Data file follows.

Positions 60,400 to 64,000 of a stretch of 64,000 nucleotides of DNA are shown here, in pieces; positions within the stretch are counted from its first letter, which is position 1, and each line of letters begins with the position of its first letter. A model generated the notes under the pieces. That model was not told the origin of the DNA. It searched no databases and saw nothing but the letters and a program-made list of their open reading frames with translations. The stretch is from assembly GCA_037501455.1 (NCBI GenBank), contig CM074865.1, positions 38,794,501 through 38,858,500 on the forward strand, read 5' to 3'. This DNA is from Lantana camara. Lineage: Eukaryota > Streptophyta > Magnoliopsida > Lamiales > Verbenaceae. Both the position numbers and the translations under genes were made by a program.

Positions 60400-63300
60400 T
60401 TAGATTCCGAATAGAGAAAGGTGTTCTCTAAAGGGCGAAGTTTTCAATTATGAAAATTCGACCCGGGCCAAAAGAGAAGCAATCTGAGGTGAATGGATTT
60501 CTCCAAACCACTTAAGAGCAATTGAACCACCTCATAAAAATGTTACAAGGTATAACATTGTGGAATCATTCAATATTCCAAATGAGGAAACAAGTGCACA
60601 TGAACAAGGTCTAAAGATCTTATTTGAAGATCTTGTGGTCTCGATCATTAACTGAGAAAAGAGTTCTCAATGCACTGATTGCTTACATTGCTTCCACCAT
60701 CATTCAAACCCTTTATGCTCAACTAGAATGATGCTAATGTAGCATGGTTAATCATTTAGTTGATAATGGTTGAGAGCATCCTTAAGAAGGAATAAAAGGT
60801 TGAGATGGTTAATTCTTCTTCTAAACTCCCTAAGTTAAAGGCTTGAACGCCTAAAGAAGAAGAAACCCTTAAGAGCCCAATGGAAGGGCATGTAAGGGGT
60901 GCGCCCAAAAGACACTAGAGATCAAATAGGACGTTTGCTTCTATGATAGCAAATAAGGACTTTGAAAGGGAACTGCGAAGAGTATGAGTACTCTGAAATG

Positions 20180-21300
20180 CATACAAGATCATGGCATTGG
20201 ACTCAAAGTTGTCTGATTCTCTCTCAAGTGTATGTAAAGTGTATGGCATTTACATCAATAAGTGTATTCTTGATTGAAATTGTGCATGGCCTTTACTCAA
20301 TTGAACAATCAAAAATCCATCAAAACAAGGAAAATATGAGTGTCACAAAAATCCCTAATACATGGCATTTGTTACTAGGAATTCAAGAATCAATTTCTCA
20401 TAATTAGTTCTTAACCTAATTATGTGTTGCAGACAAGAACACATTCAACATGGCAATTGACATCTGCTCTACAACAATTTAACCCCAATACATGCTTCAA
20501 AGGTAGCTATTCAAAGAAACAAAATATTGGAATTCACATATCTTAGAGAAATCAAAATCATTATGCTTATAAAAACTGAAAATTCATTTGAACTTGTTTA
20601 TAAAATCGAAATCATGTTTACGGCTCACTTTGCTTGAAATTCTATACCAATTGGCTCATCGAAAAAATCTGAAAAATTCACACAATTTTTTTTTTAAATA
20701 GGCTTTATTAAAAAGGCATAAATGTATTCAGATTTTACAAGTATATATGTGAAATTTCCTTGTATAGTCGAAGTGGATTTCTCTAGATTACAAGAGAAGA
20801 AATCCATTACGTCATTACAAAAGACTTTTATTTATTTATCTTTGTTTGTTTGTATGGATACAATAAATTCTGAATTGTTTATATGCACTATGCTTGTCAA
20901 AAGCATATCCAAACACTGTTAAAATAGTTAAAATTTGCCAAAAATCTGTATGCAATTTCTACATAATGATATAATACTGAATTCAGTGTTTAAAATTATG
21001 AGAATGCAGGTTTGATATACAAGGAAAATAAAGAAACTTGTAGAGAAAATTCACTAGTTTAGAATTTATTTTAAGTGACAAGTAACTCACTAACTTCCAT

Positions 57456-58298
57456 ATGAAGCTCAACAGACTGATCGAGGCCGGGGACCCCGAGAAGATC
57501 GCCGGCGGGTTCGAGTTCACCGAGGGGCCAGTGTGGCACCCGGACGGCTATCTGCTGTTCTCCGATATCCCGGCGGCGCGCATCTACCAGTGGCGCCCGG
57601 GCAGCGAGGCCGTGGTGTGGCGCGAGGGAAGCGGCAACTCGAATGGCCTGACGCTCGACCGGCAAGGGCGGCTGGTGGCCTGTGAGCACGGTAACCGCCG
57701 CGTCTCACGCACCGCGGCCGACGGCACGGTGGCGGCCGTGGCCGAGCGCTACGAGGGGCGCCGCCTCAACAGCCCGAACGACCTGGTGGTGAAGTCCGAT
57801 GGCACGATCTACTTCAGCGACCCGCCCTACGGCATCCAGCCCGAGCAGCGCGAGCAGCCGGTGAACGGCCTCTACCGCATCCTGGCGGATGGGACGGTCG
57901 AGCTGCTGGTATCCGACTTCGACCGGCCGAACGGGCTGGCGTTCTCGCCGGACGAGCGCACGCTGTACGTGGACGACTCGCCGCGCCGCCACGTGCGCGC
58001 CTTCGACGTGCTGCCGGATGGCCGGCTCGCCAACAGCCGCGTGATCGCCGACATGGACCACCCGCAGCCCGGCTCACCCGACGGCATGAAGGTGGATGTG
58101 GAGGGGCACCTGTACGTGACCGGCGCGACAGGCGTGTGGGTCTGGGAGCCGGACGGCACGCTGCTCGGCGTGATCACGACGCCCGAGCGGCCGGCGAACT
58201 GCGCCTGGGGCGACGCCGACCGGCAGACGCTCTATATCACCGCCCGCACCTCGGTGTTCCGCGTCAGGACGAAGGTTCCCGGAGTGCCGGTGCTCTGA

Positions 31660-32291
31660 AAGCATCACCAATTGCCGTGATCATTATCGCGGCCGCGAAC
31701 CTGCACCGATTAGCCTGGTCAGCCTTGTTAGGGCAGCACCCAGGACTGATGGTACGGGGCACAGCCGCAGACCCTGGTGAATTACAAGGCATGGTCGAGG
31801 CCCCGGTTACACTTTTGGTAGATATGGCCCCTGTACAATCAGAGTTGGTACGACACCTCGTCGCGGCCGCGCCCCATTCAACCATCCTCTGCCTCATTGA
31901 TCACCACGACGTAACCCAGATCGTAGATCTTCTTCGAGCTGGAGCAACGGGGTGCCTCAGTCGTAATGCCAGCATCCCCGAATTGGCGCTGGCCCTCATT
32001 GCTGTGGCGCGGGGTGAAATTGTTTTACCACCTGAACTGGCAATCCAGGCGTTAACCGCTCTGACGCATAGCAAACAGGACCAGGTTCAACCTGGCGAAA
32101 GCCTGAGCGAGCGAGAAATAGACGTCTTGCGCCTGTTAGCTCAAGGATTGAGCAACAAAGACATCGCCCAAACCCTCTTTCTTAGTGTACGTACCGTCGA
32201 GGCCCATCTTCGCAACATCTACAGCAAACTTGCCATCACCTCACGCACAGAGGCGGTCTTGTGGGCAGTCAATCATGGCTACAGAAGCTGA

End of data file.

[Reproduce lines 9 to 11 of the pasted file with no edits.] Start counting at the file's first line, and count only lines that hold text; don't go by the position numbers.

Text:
60901 GCGCCCAAAAGACACTAGAGATCAAATAGGACGTTTGCTTCTATGATAGCAAATAAGGACTTTGAAAGGGAACTGCGAAGAGTATGAGTACTCTGAAATG

Positions 20180-21300
20180 CATACAAGATCATGGCATTGG